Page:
Today, I have been honoured by Her Majesty The Queen with an MBE, and the irony of this won’t be lost on many of you who are aware of what I do.
I don’t vigorously promote Africa and build ties between the continent, her diaspora, and the UK to receive awards, honours, or recognition. I prefer to give out awards to those who are pioneering change across the African continent.
What I do I do for the love of my countries and my continents. I am particularly driven by a vision of an African continent that’s delivering for its people, and a people who are positively impacting on their communities.
I am just one of many whose work is focused on contributing to an Africa that we can all be proud of. In my case, this work began years ago and has been all consuming since. But I know where we could be heading as a continent and that’s what drives me to work tirelessly to create a better future for myself, my children, and those yet to be born. By 2026 – in just ten years’ time – Africa can be heralded globally as an economic, cultural, and technological superpower.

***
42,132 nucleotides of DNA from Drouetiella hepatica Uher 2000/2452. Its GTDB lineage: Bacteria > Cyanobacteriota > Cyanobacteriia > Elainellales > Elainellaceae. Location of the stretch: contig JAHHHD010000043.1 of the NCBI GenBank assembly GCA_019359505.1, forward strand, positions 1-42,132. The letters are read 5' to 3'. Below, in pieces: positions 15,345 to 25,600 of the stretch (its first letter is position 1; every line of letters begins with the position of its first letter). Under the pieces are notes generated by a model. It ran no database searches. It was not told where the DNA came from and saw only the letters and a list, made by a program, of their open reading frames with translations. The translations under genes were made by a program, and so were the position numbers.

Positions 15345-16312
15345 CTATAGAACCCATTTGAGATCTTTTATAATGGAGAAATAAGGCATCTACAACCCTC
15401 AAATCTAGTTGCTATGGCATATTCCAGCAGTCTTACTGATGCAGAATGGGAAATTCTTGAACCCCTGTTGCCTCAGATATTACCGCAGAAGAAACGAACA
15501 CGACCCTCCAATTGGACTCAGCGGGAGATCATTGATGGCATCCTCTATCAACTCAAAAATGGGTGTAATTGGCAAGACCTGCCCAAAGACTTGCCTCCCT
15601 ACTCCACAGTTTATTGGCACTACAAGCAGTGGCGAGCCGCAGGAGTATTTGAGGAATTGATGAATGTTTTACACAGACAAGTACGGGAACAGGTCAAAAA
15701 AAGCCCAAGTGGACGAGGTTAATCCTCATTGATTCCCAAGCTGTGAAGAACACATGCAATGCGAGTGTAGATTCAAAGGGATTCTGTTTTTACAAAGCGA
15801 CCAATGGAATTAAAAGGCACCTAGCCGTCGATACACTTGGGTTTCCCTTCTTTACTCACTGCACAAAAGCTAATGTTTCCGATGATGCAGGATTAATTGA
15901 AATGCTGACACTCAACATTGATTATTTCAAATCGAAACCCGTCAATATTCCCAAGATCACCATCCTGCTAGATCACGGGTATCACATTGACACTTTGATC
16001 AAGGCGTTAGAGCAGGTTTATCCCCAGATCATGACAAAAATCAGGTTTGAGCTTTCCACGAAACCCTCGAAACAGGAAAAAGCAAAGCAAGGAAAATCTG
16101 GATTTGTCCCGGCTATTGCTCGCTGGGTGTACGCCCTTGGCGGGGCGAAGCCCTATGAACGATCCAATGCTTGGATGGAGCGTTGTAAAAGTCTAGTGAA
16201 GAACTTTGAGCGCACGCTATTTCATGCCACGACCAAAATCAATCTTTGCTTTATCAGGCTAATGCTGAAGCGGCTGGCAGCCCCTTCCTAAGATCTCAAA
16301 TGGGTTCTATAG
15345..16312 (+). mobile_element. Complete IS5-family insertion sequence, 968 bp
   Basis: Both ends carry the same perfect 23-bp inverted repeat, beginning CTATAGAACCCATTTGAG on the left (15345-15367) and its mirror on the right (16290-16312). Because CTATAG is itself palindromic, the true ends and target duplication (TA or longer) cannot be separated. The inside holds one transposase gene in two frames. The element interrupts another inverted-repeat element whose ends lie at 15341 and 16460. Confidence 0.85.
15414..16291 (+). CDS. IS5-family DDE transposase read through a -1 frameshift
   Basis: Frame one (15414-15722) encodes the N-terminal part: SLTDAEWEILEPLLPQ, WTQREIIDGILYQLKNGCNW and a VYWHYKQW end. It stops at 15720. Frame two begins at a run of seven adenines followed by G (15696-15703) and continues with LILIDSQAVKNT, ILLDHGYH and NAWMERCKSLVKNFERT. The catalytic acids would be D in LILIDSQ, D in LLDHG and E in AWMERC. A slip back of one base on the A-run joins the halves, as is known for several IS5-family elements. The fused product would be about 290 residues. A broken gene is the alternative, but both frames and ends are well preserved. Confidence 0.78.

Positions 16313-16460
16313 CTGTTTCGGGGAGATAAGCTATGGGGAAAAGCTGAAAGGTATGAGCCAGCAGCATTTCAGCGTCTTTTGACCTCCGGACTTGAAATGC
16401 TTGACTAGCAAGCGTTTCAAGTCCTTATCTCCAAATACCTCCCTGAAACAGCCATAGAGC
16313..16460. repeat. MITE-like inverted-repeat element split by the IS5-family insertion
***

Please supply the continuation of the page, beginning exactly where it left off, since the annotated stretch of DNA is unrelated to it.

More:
This is my work.
This is my passion.
This is #myafrica2026
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‘How times have changed!’ he thought as he felt the cold cuffs clasp around his wrists on a humid equatorial night in June 2026.
He knew he was in the wrong. And then he knew he was doubly wrong for trying to rectify his wrong with another wrong. ‘How times have changed!’ he thought to himself again as he sat in the police car now headed to the station.
Speeding. He’d just bought a new eco-friendly SUV, African made, beautiful crafted, packed with modern features. Having just won a multi-million dollar contract for his firm, it was a hard-earned gift to himself. The salesman at the showroom had rattled off acceleration speeds and top speeds and other impressive stats. It was his duty as a consumer to test his new car, right? The government had also recently completed a brand new highway. It was his duty to test this new road that his taxes had helped build, right? So with his speedometer climbing towards the heavens, his engine thundering, and his tyres spinning hypnotically, he was absorbed in a world of his own. Until he saw and then heard it – the flashing lights and wailing siren cocktail of inconvenience.